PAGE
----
The day before this year’s AFC championship game, New England Patriots owner Robert Kraft rolled up to a strip-mall massage parlor in his white chauffeur-driven Bentley. Wearing a blue shirt and a blue ball cap, Kraft went inside and got undressed and paid for a sex act, according to a probable cause affidavit into charges filed against Kraft on Monday by the Palm Beach County State Attorney.
Police, who had set up surveillance at the Orchid of Asia Day Spa in the Jupiter Square Shopping Center in Jupiter as part of a burgeoning multi-county human-trafficking investigation, followed Kraft after he left the spa, according to the affidavit, and stopped his vehicle.
It wasn’t clear Monday if Kraft, 77, knew why police stopped him.
But this is clear, according to the charging document: Whatever police did related to Kraft wasn’t enough to stop him from visiting the very same spa on the very next day — less than nine hours before his team was set to kick off the AFC championship game 1,389 miles away in Kansas City — and again pay for a sexual act.
Kraft, a billionaire widower who Forbes estimates is worth more than $6 billion, still managed to get to the game in Kansas City and congratulate his team while hugging the Lamar Hunt Trophy as the conference champion.
That day had even more special meaning for Kraft: It was the 25th anniversary of his $172 million purchase of the ball club, which this year won its sixth Super Bowl title under his watch.
According to police, during Kraft’s second visit to the day spa on Jan. 20, this time arriving in a blue Bentley, a woman inside the massage parlor is seen on video “manipulating Kraft’s penis and testicles.” The encounter lasted less than 15 minutes, according to police.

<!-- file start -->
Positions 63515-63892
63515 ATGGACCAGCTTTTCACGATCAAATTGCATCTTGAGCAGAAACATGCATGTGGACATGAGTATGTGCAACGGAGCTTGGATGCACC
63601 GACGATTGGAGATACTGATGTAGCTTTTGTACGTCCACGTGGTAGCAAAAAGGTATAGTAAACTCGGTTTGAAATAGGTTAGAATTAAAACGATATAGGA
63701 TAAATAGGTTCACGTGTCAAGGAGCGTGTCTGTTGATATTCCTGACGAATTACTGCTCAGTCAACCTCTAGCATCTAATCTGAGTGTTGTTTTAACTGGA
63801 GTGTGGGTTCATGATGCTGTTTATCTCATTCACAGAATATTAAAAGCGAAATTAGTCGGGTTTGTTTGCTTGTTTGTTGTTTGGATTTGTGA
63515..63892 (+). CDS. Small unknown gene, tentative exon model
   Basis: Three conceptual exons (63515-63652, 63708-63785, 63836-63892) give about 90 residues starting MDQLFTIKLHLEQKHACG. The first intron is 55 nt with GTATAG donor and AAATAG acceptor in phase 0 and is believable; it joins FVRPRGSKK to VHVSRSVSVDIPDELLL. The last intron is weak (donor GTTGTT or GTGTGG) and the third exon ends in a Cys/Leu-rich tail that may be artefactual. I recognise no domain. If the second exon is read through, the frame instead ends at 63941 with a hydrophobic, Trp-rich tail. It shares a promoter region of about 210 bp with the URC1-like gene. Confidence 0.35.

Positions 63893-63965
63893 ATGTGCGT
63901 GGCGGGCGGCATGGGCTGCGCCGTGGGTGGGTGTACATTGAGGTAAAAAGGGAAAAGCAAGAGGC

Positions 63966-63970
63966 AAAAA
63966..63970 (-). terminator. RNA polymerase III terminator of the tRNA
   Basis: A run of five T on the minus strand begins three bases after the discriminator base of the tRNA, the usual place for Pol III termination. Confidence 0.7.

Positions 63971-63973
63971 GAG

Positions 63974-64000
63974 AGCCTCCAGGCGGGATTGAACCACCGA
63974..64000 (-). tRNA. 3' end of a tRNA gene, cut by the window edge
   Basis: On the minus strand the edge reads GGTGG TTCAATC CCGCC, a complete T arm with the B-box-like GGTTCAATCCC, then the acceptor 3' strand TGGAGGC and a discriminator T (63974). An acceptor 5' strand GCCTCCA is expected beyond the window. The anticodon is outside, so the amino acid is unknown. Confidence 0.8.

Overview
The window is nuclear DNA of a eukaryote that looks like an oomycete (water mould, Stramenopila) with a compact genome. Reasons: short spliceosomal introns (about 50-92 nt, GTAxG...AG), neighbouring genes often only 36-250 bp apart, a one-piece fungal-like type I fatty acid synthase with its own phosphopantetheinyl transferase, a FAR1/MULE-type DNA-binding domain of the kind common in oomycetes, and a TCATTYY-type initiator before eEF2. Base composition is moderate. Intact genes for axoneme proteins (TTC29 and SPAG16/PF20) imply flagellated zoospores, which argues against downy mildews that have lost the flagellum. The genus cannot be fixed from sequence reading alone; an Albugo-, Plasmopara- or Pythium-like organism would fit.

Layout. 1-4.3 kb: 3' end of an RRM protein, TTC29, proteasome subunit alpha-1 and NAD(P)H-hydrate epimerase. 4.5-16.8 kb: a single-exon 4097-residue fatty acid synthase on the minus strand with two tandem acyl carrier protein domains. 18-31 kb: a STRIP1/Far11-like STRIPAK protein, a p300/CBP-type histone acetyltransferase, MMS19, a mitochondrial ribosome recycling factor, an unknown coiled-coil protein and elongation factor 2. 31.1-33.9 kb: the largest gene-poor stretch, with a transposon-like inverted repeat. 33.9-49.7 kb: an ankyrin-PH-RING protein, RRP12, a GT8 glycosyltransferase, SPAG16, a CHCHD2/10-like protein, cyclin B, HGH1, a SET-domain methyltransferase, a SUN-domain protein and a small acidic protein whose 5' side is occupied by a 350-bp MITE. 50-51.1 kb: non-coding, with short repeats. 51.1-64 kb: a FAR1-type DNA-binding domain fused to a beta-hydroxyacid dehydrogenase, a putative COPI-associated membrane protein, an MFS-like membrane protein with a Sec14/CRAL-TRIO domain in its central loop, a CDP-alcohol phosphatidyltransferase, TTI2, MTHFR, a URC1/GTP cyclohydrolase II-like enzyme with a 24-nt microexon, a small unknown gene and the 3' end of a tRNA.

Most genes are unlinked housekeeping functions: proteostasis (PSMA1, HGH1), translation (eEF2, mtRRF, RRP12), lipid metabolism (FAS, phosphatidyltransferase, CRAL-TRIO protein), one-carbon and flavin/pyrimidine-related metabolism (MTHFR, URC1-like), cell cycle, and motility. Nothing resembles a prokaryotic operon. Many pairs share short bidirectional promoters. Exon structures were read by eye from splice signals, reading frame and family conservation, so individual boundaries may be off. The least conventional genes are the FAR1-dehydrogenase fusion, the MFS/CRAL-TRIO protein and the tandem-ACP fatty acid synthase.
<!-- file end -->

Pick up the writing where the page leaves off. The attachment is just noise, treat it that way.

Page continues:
Prosecutors say they have video in both instances supporting the charges. Both videos, they say, show the billionaire club owner entering the spa and paying at the front desk. And in both instances, prosecutors say the video shows Kraft removing his clothing and having his genitals massaged by a woman, then hugging and tipping before he leaves. In the second encounter the day of the AFC title game, prosecutors say Kraft tipped the woman at least $100 before leaving.
Late last week when news of Kraft’s charges became public, a representative of the owner who asked not to be named, said Kraft denied doing anything illegal.
“We categorically deny that Mr. Kraft engaged in any illegal activity,” the spokesperson said. “Because it is a judicial matter, we will not be commenting further.”
It also wasn’t immediately clear how or if Kraft would be punished by the NFL. In the past, the league hasn’t spared owners who committed transgressions. In one instance, the owner of the San Francisco 49ers was fined $1 million for not reporting gambling charges.
Kraft, who has been charged with two counts of soliciting sex, was one of hundreds of johns caught up in a year-long multi-county sting of day spas that prosecutors say involved sexually trafficked women. Many of them came to the U.S. from China on temporary visas and were misled into believing they’d have decent, well-paying jobs and better lives.
Hundreds of men were charged in Palm Beach, Martin and Indian River counties. In Jupiter, where Kraft was charged, 24 others were also charged with similar crimes. Three women, including Hua Zhang, 58, who owns Orchids, are facing racketeering and money laundering charges.
At least eight day spas have been shuttered. Police said that in many instances the sex workers were living at the spas, sleeping on massage tables and cooking in pots out back.
Palm Beach County State Attorney Dave Aronberg spoke of the year-long investigation Monday afternoon. He said Kraft is facing first-degree misdemeanor charges and will have to do 100 hours of community service and pay a fine or spend up to a year in jail. A Palm Beach resident, Kraft will receive a summons and doesn’t have to appear in court.
Aronberg warned not to focus too much on Kraft and instead to focus on the toll of human trafficking, where victims are often lured to the U.S. with false promises.
“Human trafficking often occurs in plain sight,” the state attorney said. “It’s about time the country has a real conversation about it.”
As of Monday, no one had been charged with human trafficking.